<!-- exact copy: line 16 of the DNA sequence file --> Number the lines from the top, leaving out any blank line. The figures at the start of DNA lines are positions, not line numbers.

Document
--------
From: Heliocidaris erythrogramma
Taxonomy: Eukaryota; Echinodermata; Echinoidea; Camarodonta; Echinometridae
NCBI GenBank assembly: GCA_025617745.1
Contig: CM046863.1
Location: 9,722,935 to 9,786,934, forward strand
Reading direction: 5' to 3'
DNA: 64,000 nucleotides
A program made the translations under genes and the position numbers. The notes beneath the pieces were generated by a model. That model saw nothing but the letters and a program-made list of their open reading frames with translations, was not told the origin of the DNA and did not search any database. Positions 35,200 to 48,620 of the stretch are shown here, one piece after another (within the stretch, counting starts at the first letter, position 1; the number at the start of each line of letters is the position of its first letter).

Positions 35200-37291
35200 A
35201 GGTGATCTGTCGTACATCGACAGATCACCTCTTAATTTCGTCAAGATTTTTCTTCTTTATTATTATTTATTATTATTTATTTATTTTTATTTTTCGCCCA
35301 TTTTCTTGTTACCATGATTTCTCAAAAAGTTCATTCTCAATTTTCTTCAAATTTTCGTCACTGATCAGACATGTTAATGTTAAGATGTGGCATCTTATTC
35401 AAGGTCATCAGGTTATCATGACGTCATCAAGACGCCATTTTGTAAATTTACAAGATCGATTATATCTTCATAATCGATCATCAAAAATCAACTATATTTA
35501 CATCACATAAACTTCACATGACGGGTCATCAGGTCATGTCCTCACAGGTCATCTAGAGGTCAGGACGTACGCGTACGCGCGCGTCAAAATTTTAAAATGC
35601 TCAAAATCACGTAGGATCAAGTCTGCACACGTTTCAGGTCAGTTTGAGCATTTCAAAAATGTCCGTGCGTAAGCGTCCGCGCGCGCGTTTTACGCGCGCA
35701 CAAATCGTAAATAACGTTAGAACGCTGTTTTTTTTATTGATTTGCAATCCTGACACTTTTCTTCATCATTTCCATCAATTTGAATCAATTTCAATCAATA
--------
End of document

35701 CAAATCGTAAATAACGTTAGAACGCTGTTTTTTTTATTGATTTGCAATCCTGACACTTTTCTTCATCATTTCCATCAATTTGAATCAATTTCAATCAATA